André Fleury
1902 - 1995

Coming at a watershed moment in French organistic life, André Fleury today occupies a unique position therein. Scion of a family of musicians (his father was a choirmaster), related to the Grosjeans as he was to Elisabeth Brasseur, Fleury successively and at times concurrently benefited from the teaching of Eugène Gigout (for whom he substituted at St. Augustin when he was only 17), Marcel Dupré (in whose National Conservatory class he received his Premier Prix diploma in organ and improvisation) and Louis Vierne. How many could make a comparable claim? Who else managed so felicitously to assimilate such varied artistic languages, antithetical techniques and esthetic stances in the space of barely a dozen years? Hence the versatility of this artist who, at a mature age, was able to incorporate often opposing organistic methods and conceptions, using them to contribute to his own message. If I add that fate moreover led him to cross paths with Charles Tournemire and that, like many of his colleagues, he made forays into gregorian paraphrase, inspired by the master’s great rhapsodies that the churchgoers at Sainte Clotilde were privy to, this should suffice to capture the thinking of a warm-hearted man whose life-work was dedicated to extending the oblique links leading from St. Augustin to St. Sulpice, from Notre-Dame to Ste.Clotilde. Just think of the era this encompasses, in the context of so many young artists eager to embrace the cause of the Amis de l’Orgue and become the first winners of the Performance and Improvisation prizes organised by that society.

Assistant to Charles Tournemire at Ste.Clotilde, André Fleury after the death of Jean Huré was appointed titular organist at St.Augustin and professor at the Ecole Normale de Musique.

Events subsequently led him to Dijon where he succeeded Emile Poillot at the main organ of the Cathedral of St.Bénigne, being called as well to teach organ and piano at the conservatory of the Burgundian capital (1949 through 1971). Back in Paris, his activity bourgeoned as he became co-titulaire of the organ at St.Eustache and of the Cathedral of Versailles; meanwhile the Schola Cantorum entrusted him with the advanced class in organ.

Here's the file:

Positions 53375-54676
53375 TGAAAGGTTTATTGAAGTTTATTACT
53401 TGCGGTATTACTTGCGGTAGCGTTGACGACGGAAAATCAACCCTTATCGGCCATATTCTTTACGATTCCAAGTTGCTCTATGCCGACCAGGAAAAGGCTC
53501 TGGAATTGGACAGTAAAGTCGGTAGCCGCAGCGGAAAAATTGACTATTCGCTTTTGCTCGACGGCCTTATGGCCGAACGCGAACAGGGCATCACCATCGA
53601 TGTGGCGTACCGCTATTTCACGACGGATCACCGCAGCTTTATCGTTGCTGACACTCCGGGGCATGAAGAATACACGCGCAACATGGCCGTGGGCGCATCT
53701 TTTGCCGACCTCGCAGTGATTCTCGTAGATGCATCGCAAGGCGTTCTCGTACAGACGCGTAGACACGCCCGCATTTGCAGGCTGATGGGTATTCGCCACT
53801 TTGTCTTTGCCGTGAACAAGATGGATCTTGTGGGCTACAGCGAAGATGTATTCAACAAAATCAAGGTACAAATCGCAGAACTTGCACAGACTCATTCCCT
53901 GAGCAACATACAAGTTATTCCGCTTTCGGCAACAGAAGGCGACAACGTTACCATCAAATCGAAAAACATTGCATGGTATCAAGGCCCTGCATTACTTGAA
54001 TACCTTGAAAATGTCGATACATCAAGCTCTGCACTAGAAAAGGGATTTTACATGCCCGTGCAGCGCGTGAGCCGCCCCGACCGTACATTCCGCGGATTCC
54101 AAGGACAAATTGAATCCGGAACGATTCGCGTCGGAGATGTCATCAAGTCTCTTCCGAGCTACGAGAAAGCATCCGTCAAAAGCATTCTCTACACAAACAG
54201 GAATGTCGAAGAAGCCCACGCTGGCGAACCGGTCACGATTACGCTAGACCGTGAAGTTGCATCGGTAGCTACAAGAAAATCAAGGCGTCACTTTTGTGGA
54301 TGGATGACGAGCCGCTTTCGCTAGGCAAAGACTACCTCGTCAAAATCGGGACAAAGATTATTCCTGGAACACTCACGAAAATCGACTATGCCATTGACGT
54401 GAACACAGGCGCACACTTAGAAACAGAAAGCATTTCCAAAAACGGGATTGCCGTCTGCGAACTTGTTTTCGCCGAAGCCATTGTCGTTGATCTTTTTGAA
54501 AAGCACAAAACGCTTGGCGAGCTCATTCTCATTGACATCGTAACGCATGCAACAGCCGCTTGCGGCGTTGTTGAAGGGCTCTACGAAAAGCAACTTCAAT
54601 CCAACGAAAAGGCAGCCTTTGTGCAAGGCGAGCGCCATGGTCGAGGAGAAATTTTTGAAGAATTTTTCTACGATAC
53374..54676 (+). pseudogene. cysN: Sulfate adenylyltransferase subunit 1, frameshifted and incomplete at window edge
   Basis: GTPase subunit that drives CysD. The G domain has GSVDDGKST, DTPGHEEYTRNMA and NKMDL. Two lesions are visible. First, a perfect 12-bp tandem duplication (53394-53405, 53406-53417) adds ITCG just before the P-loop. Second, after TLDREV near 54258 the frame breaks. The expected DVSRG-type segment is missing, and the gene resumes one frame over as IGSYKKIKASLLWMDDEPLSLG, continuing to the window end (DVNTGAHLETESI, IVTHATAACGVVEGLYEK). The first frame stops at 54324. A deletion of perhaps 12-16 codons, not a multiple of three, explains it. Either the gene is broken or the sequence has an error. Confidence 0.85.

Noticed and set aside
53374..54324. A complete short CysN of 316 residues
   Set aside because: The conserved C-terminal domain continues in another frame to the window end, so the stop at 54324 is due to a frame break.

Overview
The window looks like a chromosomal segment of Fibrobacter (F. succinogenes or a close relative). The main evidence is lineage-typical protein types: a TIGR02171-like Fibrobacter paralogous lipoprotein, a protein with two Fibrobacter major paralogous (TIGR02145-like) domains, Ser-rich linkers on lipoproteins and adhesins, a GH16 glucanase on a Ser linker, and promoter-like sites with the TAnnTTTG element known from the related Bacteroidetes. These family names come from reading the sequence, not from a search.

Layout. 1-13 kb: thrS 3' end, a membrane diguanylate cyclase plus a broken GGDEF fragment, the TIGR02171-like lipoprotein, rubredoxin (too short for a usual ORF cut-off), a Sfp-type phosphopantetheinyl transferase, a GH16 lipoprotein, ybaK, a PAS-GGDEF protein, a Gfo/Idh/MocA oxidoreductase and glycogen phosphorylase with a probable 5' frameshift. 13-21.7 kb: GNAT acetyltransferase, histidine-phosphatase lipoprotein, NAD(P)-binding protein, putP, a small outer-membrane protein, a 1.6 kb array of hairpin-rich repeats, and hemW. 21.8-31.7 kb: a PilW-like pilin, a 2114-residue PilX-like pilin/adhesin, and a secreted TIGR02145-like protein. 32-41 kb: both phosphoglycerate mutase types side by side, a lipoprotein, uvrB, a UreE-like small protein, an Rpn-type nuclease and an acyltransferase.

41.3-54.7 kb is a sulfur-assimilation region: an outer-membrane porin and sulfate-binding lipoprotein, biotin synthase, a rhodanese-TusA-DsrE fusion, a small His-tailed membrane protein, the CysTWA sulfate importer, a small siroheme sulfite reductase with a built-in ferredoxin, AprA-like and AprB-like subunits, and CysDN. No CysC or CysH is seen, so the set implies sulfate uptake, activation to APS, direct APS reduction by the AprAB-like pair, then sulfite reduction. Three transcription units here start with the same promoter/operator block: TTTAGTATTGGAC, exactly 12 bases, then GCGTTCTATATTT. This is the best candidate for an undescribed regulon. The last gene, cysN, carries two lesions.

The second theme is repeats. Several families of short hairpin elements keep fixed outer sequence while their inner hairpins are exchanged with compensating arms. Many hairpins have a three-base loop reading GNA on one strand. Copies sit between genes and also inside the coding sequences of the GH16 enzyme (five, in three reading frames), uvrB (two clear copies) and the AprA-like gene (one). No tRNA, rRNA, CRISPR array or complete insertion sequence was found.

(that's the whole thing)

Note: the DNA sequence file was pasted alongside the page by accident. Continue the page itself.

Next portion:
André Fleury realized early on that at the moment he was launching his career a two-pronged movement had become the life-force behind organistic activity in Paris: a symphonic movement whose traditions, after being epitomized by Franck, Widor and Guilmant, were upheld by the names of Vierne, Dupré, Barié, Bourdon; and a liturgical movement based on the illustration of plain chant, on which Charles Tournemire made a decisive impact, followed by numerous disciples: Nibelle, Duruflé, Bonnal, Langlais, Boulnois, Daniel-Lesure. A third conception came to light, which I would term paraliturgical and which several figures embraced at one point or another: Dupré, Alain, Grunenwald, Messiaen. The Romantic organ with its orchestral conception enjoyed the favor of those whose aspirations were limited to aggrandizing the symphony; to the classical organ (or the neoclassical organ) were devoted those who aimed at enriching their musical language through contact with the mutation and mixture stops that the builder had made available to them anew. In this instrumental/organistic/esthetic complex André Fleury holds a central place, a key position.

Norbert Dufourcq